Background

As an organisation that stretches across 32 locations worldwide and encompasses a diverse range of workplaces and employees, BHP’s support of the mental health and wellbeing of their global workforce is an ever-evolving journey.

BHP’s current mental health framework is built on four pillars - culture, capacity, prevention and recovery. In April 2015, the framework was approved by the Executive Leadership Team, highlighting the importance of improving mental health, a priority in the workplace.

The initial focus of the framework was to raise awareness and reduce stigma associated with mental health. So far, this has been achieved through:

  • visible support of the framework by senior leaders
  • development and delivery of mental health awareness videos and e-learning programs that build staff capability to recognise and support mental health issues
  • establishing global business standards for Employee Assistance Programs (EAP) and increase awareness of similar support channels
  • encouraging conversations around mental health and personal experiences
  • supporting external mental health campaigns including Movember and R U OK? Day.

Focus

BHP’s 2018 Employee Perception survey highlighted negative flow-on effects of organisational change and gaps in staff self-reporting of stress. As a result, BHP expanded their framework to include the following initiatives:

  • incorporate a wellbeing category in the Employee Perception survey that considers physical, psychological and social aspects to better inform the mental health strategy
  • implement mental health programs and support specific to the area of work
  • establish a centralised mental health tool kit accessible to staff at home and work
  • partner with Keil Centre to develop a peer-led Resilience Program
  • conduct a multifactorial risk assessment of the FIFO (fly-in fly-out) construction roster. This resulted in a roster redesign from a 28-days-on and seven-days-off structure to 20-days-on and eight-days-off.
Two BHP mine workers walking away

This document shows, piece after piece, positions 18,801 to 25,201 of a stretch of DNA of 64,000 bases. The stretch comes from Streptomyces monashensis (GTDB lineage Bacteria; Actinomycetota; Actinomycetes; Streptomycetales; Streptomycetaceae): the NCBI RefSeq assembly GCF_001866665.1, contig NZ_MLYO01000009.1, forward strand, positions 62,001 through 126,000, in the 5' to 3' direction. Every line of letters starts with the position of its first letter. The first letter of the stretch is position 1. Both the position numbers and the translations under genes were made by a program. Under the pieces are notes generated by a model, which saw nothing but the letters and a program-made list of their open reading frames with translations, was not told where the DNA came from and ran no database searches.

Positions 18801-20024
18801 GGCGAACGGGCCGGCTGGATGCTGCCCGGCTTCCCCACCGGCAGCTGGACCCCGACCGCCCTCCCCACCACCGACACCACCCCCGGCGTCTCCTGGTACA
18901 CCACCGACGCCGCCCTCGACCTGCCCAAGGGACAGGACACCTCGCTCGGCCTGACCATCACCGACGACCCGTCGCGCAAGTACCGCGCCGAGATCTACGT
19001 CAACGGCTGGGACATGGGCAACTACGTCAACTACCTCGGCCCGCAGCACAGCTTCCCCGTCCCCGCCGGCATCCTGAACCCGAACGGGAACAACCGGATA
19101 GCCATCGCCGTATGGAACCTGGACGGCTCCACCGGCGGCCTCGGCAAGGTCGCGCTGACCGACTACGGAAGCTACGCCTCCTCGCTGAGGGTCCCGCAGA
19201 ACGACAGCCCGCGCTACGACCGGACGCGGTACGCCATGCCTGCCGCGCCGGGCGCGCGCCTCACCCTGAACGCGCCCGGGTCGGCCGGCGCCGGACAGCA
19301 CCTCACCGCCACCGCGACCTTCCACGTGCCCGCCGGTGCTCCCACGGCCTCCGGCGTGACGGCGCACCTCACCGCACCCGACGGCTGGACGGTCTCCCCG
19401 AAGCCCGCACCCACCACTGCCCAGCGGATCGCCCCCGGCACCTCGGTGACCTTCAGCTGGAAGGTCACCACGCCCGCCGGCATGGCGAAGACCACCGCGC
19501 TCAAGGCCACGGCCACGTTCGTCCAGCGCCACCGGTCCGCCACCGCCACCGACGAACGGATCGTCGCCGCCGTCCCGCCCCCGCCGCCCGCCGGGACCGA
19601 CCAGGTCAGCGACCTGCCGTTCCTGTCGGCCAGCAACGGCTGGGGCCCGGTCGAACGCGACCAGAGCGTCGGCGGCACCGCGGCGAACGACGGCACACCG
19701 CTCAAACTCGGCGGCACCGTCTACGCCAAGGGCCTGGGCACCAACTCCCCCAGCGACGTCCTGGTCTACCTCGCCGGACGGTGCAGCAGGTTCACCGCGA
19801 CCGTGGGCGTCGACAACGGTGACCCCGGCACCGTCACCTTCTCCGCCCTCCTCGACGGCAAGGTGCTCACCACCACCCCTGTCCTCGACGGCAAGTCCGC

Outcomes

Between 2017-18, BHP saw a statistically significant improvement in their Wellbeing Index from 76 to 77 per cent. Utilisation of EAP across the company has also increased to levels considered best practice in the industry, with several of the Australian-based assets and offices achieving an annual utilisation rate of nine per cent or higher, where Australian companies generally average rates of four to five per cent.

Feedback from the 1,100 attendees of the Resilience program has been overwhelmingly positive. Skills learnt through the program, including conversation and honest communication, are fostering greater trust and care within teams.

 
Male and female miner at BHP Olympic dam

Sustainability

BHP held a workshop in October 2018 with external mental health experts to understand how to best embed their mental health framework into every day operations and promote sustainability. BHP recognise that more needs to be done to effectively reach frontline workers by integrating mental health and wellbeing into onboarding and the employee’s tenure.

Challenges

Creating linkages and integration with other key initiatives and programs across the organisation has been a challenge. However, BHP have committed to meet more regularly cross-functionally so that areas of opportunity can be identified early and planned for accordingly.

 

Key messages with simple narratives were found most effective for promoting the mental health framework and its initiatives with staff. By harnessing the enthusiasm of employees and encouraging the sharing of personal experiences within teams, BHP has been effective in raising mental health awareness and reducing stigma across the business.

From a planning perspective, identifying key success metrics during the early stages has allowed BHP to monitor the success of the framework, and develop initiatives accordingly.